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How to avoid fraud after a natural disaster

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After natural disasters, many people are left trying to put the pieces of their life back together. Unfortunately, some unscrupulous individuals take advantage of this situation to scam disaster victims. To prevent these scammers taking advantage of you at a particularly vulnerable time, learn how to avoid fraud after a natural disaster.  

How Fraud Can Follow Disasters 

Natural disasters leave many people desperate for assistance. Their homes and businesses may be severely damaged, possibly to the point of being uninhabitable. They may not have the food, water and other supplies they need. Communication may be difficult, and services may be overwhelmed. All this creates a situation that scammers and other deceitful individuals can take advantage of. 

According to the Federal Communications Commission (FCC), scammers often go door-to-door to target residents after a hurricane or other type of severe storm. They may also contact targets by phone, text, mail or email, often using spoofing techniques to make it appear as though they are associated with official agencies.  

FEMA says fraud has become a serious problem after nearly every disaster. Common scams include phony housing inspectors, fraudulent contractors and fake offers of government aid. 

Fake charity scams are another threat. After a natural disaster, many people need help – and many others are eager to provide that help. Scammers take advantage of this by collecting donations they say will go to help natural disaster victims. In reality, the funds are never given to people in need.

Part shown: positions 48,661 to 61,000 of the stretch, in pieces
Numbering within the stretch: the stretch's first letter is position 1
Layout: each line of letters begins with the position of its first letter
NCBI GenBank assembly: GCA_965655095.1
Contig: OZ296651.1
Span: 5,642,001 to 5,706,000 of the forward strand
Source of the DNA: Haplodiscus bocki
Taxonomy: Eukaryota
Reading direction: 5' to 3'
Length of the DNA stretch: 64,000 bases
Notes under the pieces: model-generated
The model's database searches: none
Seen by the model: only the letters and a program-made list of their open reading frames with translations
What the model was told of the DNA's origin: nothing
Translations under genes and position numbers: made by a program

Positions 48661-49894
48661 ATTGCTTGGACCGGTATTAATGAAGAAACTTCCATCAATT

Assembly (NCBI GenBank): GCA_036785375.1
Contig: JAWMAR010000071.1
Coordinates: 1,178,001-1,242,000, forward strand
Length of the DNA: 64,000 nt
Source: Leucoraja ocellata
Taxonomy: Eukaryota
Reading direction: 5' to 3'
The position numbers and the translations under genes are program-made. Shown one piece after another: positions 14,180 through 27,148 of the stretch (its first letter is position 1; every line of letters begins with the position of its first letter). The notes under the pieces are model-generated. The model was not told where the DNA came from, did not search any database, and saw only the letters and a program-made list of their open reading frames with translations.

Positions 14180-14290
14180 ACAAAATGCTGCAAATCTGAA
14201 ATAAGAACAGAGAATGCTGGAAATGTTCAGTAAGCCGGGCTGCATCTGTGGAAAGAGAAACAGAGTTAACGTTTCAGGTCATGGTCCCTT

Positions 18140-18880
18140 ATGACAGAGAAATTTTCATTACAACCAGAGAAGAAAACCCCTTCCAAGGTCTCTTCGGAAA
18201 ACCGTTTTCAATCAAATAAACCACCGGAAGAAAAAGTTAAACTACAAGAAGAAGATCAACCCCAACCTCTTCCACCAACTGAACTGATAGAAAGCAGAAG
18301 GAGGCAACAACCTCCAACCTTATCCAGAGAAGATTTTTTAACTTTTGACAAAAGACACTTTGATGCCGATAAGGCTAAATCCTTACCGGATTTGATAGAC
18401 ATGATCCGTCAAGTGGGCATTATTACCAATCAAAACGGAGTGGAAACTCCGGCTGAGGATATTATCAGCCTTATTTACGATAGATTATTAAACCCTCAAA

Some scammers may try to take your money, but others will try to steal your information. Since identity theft is a common post-disaster problem, guard both your money and your personal information carefully.  

Federal Emergency Management Agency (FEMA) Disaster Assistance   

If you’ve been impacted by a major disaster, FEMA may provide assistance. Individuals and families can apply for assistance at You do not need to pay a fee to apply for disaster assistance from FEMA, so anyone trying to charge for this service is scamming you. 

Scammers may also take advantage of FEMA programs in other ways. For example, FEMA warns that a fraudulent FEMA application could be a sign you’ve been a victim of identity theft. FEMA encourages people to report disaster fraud and suspicious activity, such as if a FEMA inspector comes to your house, but you have not applied for FEMA assistance.